France. The English camp at Agincourt
Enter the KING, BEDFORD, and GLOUCESTER
- Gloucester, 'tis true that we are in great danger;
The greater therefore should our courage be.
Good morrow, brother Bedford. God Almighty!
There is some soul of goodness in things evil,
Would men observingly distil it out;
For our bad neighbour makes us early stirrers,
Which is both healthful and good husbandry.
Besides, they are our outward consciences
And preachers to us all, admonishing
That we should dress us fairly for our end.
Thus may we gather honey from the weed,
And make a moral of the devil himself.
Good morrow, old Sir Thomas Erpingham:
A good soft pillow for that good white head
Were better than a churlish turf of France.
- Not so, my liege; this lodging likes me better,
Since I may say 'Now lie I like a king.'
- 'Tis good for men to love their present pains
Upon example; so the spirit is eased;
And when the mind is quick'ned, out of doubt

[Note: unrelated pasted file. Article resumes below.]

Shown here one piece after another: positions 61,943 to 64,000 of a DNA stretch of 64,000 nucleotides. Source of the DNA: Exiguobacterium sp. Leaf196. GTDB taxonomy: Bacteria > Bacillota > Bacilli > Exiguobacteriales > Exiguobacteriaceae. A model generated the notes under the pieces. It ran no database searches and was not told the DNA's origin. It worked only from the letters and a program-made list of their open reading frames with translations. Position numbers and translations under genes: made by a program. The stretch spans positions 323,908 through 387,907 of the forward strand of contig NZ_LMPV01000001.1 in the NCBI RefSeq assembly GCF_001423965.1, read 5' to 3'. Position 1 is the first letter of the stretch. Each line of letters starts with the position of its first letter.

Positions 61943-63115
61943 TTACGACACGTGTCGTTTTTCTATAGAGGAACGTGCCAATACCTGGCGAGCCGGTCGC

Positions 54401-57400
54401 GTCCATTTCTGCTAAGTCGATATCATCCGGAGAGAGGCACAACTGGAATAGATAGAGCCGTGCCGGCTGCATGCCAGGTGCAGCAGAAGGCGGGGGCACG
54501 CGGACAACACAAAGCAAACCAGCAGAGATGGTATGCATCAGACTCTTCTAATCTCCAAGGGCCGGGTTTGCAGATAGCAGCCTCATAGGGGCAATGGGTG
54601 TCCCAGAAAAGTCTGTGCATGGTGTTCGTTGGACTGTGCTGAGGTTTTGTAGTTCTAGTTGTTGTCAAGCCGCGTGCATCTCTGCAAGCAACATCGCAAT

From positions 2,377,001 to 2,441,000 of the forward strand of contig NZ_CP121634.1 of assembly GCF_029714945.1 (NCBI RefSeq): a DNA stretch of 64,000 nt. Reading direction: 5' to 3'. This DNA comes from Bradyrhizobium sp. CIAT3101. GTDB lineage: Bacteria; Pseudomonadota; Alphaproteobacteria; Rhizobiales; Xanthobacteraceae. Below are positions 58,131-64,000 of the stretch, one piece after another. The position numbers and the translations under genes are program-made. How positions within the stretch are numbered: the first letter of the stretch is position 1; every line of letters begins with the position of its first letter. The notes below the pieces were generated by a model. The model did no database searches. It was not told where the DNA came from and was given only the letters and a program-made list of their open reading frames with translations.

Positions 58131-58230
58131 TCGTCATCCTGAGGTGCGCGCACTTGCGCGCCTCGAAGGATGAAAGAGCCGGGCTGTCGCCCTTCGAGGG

The organs, though defunct and dead before,
Break up their drowsy grave and newly move
With casted slough and fresh legerity.
Lend me thy cloak, Sir Thomas. Brothers both,
Commend me to the princes in our camp;
Do my good morrow to them, and anon
Desire them all to my pavilion.
- We shall, my liege.
- Shall I attend your Grace?
- No, my good knight:
Go with my brothers to my lords of England;
I and my bosom must debate awhile,
And then I would no other company.
- The Lord in heaven bless thee, noble Harry!
Exeunt all but the KING
- God-a-mercy, old heart! thou speak'st cheerfully.
- Qui va la?
- A friend.
- Discuss unto me: art thou officer,
Or art thou base, common, and popular?
- I am a gentleman of a company.